Presentation Authors: Angelo Gousse*, Miami, FL, Henri Lanctin, Watertown, SD
Introduction: The health care burden of urologic diseases is significant in resource poor countries (RPC). Urologic training, equipment, access, and facilities are rudimentary, undermining urologic care provided to the entire population. A systematic approach is most effective in making significant and durable improvements.
Methods: From 2012-2018, a group of international and Haitian urologists have collaborated to develop the Global Association for the Support of Haitian Urology (GASHU). We hereby present our systematic approach to the development of improved urologic care in RPC's. The approach entails 10 major components: 1- Decentralization of urologic care throughout the country. 2- Regular hands on urology workshops focused on training residents and young urologists. 3- Telemedicine-assisted conferences at international academic centers in various subspecialties. 4- Out of the country fellowship opportunities for young urologists. 5- collaboration and support from prominent urologic organizations: AUA, EAU, SIU, GPC etc. 6- Yearly multi-day conference held at the 3rd world country including local and international participants. 7- Partnership with industry to help obtain heavy urologic equipment and supply. 8- Involvement of local governmental and non-governmental agencies to facilitate delivery of supplies for the program. 9- A designated local urology nurse sponsored by the program. 10- Yearly evaluation of our progress.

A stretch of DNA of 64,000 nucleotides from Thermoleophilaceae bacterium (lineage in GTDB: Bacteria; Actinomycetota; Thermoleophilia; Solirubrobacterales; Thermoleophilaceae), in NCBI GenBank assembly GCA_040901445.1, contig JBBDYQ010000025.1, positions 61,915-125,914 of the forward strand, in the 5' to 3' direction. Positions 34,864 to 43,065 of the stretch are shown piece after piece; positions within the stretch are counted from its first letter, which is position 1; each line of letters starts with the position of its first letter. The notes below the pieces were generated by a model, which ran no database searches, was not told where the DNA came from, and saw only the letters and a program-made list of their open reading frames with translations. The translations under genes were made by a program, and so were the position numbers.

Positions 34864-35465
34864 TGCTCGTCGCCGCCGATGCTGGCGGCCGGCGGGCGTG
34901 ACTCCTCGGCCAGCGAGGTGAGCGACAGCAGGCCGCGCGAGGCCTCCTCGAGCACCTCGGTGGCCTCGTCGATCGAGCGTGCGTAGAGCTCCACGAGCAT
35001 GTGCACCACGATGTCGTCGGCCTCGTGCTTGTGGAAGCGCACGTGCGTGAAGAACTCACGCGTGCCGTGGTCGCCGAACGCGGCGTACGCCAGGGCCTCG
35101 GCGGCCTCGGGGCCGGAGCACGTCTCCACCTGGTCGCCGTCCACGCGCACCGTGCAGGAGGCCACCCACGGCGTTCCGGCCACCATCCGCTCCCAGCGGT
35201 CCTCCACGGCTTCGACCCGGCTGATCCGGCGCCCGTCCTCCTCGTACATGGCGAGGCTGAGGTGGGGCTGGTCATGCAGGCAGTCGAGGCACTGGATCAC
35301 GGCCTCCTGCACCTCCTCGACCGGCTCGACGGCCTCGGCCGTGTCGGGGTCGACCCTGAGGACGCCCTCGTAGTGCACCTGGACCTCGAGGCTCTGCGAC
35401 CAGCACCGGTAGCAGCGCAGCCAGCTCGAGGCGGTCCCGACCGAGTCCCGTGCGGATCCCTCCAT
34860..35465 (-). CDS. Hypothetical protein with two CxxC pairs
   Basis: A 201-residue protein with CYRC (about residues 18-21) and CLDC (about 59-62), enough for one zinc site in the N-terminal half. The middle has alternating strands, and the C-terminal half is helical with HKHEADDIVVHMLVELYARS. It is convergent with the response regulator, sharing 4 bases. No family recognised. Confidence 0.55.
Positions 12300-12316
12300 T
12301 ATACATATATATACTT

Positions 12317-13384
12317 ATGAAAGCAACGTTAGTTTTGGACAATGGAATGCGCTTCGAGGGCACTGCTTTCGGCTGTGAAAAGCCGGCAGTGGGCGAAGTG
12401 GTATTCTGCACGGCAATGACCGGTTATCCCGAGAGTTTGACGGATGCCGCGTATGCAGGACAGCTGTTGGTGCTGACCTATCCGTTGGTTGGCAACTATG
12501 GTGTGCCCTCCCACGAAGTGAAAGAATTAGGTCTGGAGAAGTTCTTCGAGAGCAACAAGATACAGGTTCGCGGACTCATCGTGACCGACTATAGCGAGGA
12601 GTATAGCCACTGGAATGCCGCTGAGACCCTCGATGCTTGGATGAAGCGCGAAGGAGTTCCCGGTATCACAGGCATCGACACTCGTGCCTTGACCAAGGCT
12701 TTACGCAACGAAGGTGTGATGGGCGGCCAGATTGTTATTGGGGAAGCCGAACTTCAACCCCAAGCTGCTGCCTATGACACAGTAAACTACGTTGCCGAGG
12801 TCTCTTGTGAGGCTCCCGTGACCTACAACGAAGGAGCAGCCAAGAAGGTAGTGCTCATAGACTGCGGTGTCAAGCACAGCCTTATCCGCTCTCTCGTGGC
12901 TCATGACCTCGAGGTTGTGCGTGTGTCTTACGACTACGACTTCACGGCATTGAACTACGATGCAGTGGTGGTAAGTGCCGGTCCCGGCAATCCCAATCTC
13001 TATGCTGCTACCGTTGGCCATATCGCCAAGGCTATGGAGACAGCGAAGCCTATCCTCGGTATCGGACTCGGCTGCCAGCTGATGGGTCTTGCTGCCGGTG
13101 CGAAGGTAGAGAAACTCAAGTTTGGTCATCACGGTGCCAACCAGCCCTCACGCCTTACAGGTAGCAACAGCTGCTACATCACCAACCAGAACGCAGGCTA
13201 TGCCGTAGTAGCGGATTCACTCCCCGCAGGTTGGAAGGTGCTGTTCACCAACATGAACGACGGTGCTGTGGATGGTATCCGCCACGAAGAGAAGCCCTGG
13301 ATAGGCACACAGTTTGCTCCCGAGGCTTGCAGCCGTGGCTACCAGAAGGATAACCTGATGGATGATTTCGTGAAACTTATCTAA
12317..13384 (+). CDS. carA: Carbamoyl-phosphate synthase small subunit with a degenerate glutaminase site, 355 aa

Results: Using this approach we have objectively elevated the level of Urology in Haiti by introducing new technologies and surgical techniques including: 1) Trans-rectal ultrasound biopsy and GU sonography; 2) ESWL; 3) Urologic Laser; 4) Multichannel Urodynamics; 5) Urethral reconstruction, vesico-vaginal fistula repair and pediatric urology; 6) Video-assisted- Transurethral resection surgery in 3 major geographic cities; 7) Strategic subspecialty fellowship opportunities abroad to benefit young Haitian urologists who will return to train practicing urologists and residents; 8) Development of urologic centers of excellence in different geographic parts of the country. This level of training and infrastructure was non-existent prior to our intervention.
Conclusions: Using the proposed strategy, it is possible to rapidly and effectively improve urologic care in underdeveloped countries. Prior uncoordinated and isolated efforts, which were based on a philanthropic service model, were not effective or durable. We propose the aforementioned systematic educational approach to improve urologic care in RPC's.